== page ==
If you watch films on a regular basis, you've undoubtedly seen a bunch of Vincent D'Onofrio movies. But did you always know it was Vincent D'Onofrio you were watching? The actor has had a phenomenally successful career by not only being wildly talented, but also having a chameleon-like quality. Sometimes you immediately recognize him and sometimes you don't. He happily alters his appearance and personality to fit whatever character he's tackling. This rare ability allows him to take on a diverse range of roles in every genre, from heroes to villains. Somehow the guy who played Pvt. Pyle in Full Metal Jacket is the same actor who played the alien in the "Edgar suit" in Men in Black.
D'Onofrio may not have won an Oscar, but everyone always loves what he does on-camera. At the same time, e hdoesn't limit himself to the big screen. He's made intermittent forays into television, most notably in his starring role on Law & Order: Criminal Intent. No matter the screen size, he consistently surprises audiences with inventive, dedicated performances. No two are alike.
This continually amazing actor's most notable roles reveal what makes him such a special performer. In every case, Vincent D'Onofrio's TV shows and movies showcase the creativity he brings to each project, both in terms of how he appears and how he makes a fictional person come alive.
To portray the role of Private Leonard "Gomer Pyle" Lawrence, D'Onofrio gained 70 pounds. That weight gain literally transformed him. From there, he proceeded to turn the overweight, occasionally clueless solider into a fully formed character.
In some ways, the actor had to transform himself twice. The physical transformation is one way. The other is in how he convincingly turns Pyle from a food-hoarding goofball into an angry, violent man who executes his hostile drill sergeant and then himself. It's a big personality shift, yet D'Onofrio makes the notion that Pyle has "snapped" as credible as it is haunting.
When talking about the massive success of Men in Black, credit is usually given to the hilarious odd-couple chemistry between stars Will Smith and Tommy Lee Jones. The truth, though, is that D'Onofrio's performance as the villain is just as essential. He plays Edgar the Bug, an extraterrestrial creature who comes to Earth and takes over the body of a farmer.
The actor's performance as the grotesque Edgar is every bit as funny as the Smith/Jones bickering. Rather than letting the makeup and fake teeth do all the work, he creates an entire physicality for the character - dazed expression, crooked mouth, slurred speech, and spastic, lumbering movements. D'Onofrio's work as Edgar proves he has A+ comedic skills, and also demonstrates his total commitment to every role.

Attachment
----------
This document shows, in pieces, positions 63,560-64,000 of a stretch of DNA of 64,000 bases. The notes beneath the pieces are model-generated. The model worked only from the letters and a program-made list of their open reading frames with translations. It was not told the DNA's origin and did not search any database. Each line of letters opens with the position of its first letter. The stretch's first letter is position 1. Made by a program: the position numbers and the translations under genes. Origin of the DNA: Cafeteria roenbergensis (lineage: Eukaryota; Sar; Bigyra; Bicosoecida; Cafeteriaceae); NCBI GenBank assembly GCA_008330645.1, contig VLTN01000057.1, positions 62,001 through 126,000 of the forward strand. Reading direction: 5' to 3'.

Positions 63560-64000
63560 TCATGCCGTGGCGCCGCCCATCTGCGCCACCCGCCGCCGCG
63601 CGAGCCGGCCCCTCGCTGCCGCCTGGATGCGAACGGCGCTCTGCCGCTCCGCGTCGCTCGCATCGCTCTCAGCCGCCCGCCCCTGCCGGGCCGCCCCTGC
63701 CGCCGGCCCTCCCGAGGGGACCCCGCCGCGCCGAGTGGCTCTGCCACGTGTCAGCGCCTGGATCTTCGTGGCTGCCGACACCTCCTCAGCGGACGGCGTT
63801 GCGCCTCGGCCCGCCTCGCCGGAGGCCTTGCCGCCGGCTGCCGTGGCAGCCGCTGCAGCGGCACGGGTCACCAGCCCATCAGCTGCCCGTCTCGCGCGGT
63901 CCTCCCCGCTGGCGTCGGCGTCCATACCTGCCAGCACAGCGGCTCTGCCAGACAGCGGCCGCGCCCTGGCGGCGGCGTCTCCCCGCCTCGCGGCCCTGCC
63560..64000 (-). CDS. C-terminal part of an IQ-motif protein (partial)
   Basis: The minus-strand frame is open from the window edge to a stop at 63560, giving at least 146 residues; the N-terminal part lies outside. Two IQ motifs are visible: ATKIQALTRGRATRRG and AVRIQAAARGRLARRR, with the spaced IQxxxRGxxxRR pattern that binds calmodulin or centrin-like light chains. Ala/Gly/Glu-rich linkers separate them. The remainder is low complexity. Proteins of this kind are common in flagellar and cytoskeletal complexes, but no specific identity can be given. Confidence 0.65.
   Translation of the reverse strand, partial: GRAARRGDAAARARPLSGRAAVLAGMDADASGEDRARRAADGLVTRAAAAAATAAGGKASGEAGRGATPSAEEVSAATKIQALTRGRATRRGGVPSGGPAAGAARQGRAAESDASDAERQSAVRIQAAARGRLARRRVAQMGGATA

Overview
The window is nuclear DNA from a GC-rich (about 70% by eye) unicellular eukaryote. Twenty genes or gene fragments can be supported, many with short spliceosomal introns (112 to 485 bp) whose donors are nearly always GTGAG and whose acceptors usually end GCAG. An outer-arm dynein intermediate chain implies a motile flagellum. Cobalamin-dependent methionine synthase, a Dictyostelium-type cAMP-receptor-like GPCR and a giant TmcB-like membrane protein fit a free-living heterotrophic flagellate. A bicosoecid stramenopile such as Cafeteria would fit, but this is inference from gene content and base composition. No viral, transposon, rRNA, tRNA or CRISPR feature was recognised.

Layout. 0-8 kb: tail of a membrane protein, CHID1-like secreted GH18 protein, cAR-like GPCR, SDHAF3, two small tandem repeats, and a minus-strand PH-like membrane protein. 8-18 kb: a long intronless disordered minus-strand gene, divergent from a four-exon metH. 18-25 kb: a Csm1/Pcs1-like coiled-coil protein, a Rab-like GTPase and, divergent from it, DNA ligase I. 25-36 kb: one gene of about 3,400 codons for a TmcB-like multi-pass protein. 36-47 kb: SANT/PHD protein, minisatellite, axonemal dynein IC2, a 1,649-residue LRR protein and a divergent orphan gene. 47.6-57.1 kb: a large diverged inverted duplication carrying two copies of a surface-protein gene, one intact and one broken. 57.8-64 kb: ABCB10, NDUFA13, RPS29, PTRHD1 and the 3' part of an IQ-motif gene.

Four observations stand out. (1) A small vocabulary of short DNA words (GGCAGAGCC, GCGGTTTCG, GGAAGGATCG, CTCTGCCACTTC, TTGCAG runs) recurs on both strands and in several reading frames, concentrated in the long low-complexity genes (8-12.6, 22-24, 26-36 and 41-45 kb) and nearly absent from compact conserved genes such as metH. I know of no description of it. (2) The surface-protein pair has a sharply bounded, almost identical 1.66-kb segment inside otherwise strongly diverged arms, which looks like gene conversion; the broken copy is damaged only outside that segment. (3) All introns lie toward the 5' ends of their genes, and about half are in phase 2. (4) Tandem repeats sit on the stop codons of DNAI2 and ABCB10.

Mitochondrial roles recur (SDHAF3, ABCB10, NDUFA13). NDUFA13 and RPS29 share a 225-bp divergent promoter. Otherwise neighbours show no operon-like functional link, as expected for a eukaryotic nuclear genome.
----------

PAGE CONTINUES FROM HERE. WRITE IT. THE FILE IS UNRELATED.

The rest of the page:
Although he's primarily worked in film, D'Onofrio has made occasional forays into television. Most notably, he starred in 141 episodes of the legal drama Law & Order: Criminal Intent, playing Robert Goren, a brilliant investigator who specializes in comprehending the psychology behind criminality. While everyone agrees he's the best at what he does, Goren's personal eccentricities often drive his colleagues bananas.
Law & Order: Criminal Intent gave D'Onofrio a chance to fully develop his character over the course of several years, as opposed to having to do it within the span of a two-hour movie. This allowed him to provide Goren with many layers, exploring his personal demons as well as his family life. The result is a rich, three-dimensional portrait of a complex man.
It's a testament to how good D'Onofrio is in Netflix's Daredevil series that most people agree the second season - i.e., the one in which he only appears half the time - is the weakest of the three. He plays Wilson Fisk, also known as Kingpin. In Marvel Comics, the character is a major supervillain, a bald man of immense muscle who typically wears a white suit jacket and carries a diamond-tipped cane. The actor replicates that look on the show.
There's a long history of performers chewing the scenery when playing a comic book bad guy, from Jack Nicholson in Tim Burton's Batman to Jake Gyllenhaal in Spider-Man: Far From Home. D'Onofrio does something remarkable by making Kingpin a suitably grandiose villain while also making him feel like a guy who could exist in real life. Writing for Grantland, Alex Pappademas accurately praised D'Onofrio's work when he said the actor turns Wilson Fisk into "a fully realized human - a man of wealth and taste who has cultivated elegant manners to hold his rage and sorrow in check."